Both positives: You’re generating more force and power in less time and you use less energy. Your body is learning to develop explosive strength, the ability to generate large amounts of force quickly. In a study published in the “International Journal of Sports Medicine,” participants who completed 24 weeks of explosive-strength training experienced a far greater increase in strength than a group that completed 24 weeks of heavy resistance training.
In addition to improving performance, powermetrics serves as a learning process for your body and brain. Being able to absorb and generate force quickly is an important part of increasing athletic performance, but it must be learned. For example, during the stretch reflex, the Golgi tendon organ is considering inhibiting the muscle. It experiences a significant amount of tension so quickly that it wants to prevent being overloaded and becoming injured. From a performance standpoint, this is less than ideal because it decreases the amount of force the muscle can generate. Powermetric training, however, can alter the Golgi tendon organ response and allow you to maximize your muscles’ elastic energy.
Some Reasons to Avoid Powermetrics
Due to the intense nature of powermetrics, it has attracted its fair share of critics. One major concern is the force of impact with the ground that can equate to more than five times someone’s body weight. In comparison, activities like a slow jog can generate ground-reaction forces up to 2.5 times body weight.
Joints experience specific adaptations to imposed demands, so the body will adapt to repeated stressors. Depending on the stressor, joints have the ability to adapt like a muscle. For example, when subjected to increased stress, ligaments become stronger and stiffer, but weaker and less stiff with decreased stress.
And absent other joint injuries, exercise and weight-bearing activities can help prevent deteriorating cartilage and the onset of osteoarthritis.
So loading can improve the health and functionality of a joint -- as long as it’s performed correctly. Any action is inherently dangerous if it’s done the wrong way. If you have prior knee, back or hip issues; if you can’t jump and land in a safe position for your joints; if you are playing a sport that involves sprinting and jumping already; or if you simply haven’t done a lot of jumping in a few months, then doing intense jumping exercises is probably not a great idea.
Execution and Examples
One of the goals of powermetrics is to use the stretch reflex to your advantage. One of the most effective -- though advanced -- ways to retrain your stretch reflex is through depth jumps. You drop off one object -- usually a bench or box -- then jump back onto another object or jump as high as you can.
To do it properly, you need to spend as little time on the ground as possible, so your body effectively uses the stored elastic energy and stretch reflex. If you spend a lot of time on the ground, you’ll miss out on that and turn it into a normal jump.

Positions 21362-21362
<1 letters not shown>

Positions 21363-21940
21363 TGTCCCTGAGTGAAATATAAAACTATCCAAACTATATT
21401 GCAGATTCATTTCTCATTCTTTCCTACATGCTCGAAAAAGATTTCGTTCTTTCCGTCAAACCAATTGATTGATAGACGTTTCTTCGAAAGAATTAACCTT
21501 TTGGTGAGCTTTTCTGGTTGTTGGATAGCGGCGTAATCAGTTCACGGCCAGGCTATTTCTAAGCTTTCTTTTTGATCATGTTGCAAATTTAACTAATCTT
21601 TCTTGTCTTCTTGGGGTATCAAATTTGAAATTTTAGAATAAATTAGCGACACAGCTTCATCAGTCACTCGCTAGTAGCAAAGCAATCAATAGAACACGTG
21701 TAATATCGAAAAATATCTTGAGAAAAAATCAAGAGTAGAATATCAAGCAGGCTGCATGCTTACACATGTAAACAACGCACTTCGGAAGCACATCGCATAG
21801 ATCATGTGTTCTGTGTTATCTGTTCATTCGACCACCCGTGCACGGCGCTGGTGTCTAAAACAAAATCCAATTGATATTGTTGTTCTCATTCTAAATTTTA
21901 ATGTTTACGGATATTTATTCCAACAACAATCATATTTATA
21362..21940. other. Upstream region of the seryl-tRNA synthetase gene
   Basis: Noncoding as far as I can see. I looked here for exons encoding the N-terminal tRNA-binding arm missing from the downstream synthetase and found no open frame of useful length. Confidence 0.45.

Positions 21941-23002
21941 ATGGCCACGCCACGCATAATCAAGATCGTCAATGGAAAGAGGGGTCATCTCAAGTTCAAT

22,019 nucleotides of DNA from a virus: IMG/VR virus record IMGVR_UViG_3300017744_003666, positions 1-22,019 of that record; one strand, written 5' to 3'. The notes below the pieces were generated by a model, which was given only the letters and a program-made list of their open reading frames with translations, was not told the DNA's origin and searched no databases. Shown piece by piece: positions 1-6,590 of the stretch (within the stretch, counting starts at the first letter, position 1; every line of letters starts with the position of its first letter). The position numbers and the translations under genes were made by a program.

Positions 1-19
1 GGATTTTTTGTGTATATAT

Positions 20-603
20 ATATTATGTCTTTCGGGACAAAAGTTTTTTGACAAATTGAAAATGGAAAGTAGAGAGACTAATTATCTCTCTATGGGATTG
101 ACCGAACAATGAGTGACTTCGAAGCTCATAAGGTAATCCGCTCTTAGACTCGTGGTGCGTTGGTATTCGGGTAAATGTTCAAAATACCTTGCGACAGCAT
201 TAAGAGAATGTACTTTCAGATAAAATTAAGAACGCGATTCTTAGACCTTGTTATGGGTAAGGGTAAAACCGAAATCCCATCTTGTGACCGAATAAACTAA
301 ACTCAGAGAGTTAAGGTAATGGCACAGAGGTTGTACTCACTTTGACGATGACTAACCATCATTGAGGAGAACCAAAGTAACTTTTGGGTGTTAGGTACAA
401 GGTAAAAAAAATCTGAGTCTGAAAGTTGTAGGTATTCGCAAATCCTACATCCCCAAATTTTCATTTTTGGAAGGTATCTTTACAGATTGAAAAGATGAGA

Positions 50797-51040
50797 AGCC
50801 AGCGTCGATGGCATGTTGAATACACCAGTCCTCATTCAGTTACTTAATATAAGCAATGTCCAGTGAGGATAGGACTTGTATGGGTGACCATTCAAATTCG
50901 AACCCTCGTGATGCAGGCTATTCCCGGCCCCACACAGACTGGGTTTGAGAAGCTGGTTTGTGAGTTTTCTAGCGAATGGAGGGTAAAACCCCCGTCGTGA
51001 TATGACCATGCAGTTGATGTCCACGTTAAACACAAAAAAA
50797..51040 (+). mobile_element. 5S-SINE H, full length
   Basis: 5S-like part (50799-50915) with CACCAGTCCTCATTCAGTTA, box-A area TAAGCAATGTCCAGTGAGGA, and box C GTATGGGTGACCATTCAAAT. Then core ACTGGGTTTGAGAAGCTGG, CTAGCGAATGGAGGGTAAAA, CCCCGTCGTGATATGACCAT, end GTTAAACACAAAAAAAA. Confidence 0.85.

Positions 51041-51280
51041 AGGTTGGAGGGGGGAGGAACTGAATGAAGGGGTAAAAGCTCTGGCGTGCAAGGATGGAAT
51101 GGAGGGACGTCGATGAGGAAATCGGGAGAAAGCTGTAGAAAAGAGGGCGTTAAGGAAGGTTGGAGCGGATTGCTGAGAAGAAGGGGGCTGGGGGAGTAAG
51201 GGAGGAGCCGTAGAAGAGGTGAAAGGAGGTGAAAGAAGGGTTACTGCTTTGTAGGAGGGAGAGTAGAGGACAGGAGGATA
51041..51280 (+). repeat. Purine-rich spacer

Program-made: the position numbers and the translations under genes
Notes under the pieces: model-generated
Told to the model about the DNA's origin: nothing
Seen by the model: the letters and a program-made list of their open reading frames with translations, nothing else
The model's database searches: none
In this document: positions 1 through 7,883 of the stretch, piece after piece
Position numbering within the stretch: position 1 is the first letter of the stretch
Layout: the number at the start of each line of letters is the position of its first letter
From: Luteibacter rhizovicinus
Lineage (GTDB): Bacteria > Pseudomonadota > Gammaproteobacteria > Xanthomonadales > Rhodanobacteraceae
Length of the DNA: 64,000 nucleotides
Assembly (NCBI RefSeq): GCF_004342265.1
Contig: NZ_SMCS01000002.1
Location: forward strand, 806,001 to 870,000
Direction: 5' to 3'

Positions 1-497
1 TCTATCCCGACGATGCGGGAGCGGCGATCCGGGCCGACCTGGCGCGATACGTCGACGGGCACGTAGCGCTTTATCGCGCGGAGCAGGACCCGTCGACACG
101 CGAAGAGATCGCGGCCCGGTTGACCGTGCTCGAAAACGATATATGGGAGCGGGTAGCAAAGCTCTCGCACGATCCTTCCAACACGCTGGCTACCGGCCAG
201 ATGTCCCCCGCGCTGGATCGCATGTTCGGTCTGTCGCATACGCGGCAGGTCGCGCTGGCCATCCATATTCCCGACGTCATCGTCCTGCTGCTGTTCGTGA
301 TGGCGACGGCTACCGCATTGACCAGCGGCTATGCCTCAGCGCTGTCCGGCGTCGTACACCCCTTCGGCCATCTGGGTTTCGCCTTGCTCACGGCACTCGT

In the beginning, you need to start by practicing the landing. Learn to drop off a small object, land in a safe position then gradually increase the height of the object over time. Once you can nail the landing, it’s time to start rebounding. Start with a low-level object and gradually increase the height as you get stronger.
Make sure you’re using proper form throughout the jump. Start with your feet resting flat on the box or bench, land with your knees and hips slightly bent but facing straight forward -- not bent inward -- and thrust arms upward and extend the body as you jump into the air.
Although these jumps may not seem that taxing, they take a major toll on your central nervous system and your joints if you perform them improperly. For this reason, the number of jumps needs to be closely monitored with respect to everything else in your program.
Here are some general guidelines:
1. Don’t exceed eight to 10 repetitions per set.
2. Don’t exceed 35 total jumps in one session.
3. Most people are better off sticking with two to three sets of five to eight jumps.
4. Rest a solid five minutes between sets.
5. Perform jumps at the very beginning of your training session.
6. Start off dropping from a six-inch elevation and progress from there. Most depth jumpers stay at about 18 inches.
7. Separate jumping sessions by 48 to 72 hours.
8. Limit the amount of heavy squats, deadlifts and sprints during a jumping-training phase.
There’s a lot more to powermetrics than hopping up and down, but give it a shot and let us know how it went. Are you new to jumping and have questions? Have you gotten great training results from jumping and have a story to share? Leave a comment below and let us know. Have fun jumping!
- The Encyclopaedia of Sports Medicine
- Practical Guidelines for Plyometric Intensity
- The Effects of a 6-Week Plyometric Training Program on Agility
- Effect of Plyometric Training on the Time-Course of Adaptations to the Elastic Properties of Tendons
- Quantification of Vertical Ground Reaction Forces of Popular Bilateral Plyometric Exercises